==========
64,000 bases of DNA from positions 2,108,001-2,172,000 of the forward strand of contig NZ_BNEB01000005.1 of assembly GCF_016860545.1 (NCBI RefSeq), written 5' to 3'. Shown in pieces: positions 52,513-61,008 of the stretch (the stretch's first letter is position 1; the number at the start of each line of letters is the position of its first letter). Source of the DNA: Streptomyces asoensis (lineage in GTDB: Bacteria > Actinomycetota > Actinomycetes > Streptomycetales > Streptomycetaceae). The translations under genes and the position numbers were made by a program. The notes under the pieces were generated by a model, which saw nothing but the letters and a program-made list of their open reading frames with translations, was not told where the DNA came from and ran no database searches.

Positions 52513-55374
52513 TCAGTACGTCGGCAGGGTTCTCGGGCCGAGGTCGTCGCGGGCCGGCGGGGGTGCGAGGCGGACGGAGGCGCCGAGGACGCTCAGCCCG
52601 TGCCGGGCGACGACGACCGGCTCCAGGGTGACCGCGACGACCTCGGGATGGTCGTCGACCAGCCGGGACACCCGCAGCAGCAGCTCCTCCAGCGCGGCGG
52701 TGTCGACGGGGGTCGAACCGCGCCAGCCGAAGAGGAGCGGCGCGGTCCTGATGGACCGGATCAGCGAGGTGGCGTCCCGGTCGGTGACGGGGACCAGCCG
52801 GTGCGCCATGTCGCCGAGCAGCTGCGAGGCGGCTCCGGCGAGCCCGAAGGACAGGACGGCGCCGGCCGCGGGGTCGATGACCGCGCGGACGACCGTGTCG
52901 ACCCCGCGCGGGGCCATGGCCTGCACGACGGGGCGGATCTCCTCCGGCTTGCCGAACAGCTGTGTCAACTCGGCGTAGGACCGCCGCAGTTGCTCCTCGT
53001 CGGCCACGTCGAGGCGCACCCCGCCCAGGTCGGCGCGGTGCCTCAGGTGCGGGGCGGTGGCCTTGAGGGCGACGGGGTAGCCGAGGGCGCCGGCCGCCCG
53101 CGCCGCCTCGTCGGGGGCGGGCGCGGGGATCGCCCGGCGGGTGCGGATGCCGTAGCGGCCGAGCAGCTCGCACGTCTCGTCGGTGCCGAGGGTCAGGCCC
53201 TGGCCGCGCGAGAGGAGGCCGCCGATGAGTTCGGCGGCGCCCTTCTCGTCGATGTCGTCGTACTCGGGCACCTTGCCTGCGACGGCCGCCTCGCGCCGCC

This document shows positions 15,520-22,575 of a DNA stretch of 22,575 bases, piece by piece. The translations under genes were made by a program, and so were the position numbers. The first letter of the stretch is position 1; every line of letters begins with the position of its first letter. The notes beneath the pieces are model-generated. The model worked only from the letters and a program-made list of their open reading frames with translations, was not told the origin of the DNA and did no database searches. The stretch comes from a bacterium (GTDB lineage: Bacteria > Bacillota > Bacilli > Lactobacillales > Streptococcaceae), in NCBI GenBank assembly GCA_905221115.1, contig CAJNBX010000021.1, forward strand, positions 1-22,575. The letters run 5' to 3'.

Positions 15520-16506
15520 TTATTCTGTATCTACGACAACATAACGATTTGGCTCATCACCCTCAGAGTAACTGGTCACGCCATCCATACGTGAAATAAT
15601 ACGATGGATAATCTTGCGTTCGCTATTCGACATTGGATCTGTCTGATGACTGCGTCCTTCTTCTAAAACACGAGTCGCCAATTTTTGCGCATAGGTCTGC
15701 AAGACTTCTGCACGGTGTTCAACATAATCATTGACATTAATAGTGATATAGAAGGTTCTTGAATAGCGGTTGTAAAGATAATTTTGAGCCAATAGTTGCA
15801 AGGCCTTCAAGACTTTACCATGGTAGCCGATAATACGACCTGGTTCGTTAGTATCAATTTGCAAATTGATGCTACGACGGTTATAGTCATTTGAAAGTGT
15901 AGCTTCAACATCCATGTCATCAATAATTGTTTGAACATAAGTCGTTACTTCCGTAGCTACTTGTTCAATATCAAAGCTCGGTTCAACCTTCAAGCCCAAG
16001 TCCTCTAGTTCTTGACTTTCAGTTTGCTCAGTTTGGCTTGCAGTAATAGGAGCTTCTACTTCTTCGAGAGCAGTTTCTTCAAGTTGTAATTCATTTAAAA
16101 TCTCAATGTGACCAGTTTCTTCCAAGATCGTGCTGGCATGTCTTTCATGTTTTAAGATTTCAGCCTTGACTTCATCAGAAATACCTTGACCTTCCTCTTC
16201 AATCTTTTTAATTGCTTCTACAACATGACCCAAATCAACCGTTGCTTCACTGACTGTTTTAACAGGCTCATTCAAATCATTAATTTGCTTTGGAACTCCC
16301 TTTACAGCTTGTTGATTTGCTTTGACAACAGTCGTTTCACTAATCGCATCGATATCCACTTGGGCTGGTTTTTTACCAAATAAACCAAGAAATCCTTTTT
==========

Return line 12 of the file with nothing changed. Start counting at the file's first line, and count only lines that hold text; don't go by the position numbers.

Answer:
Positions 15520-16506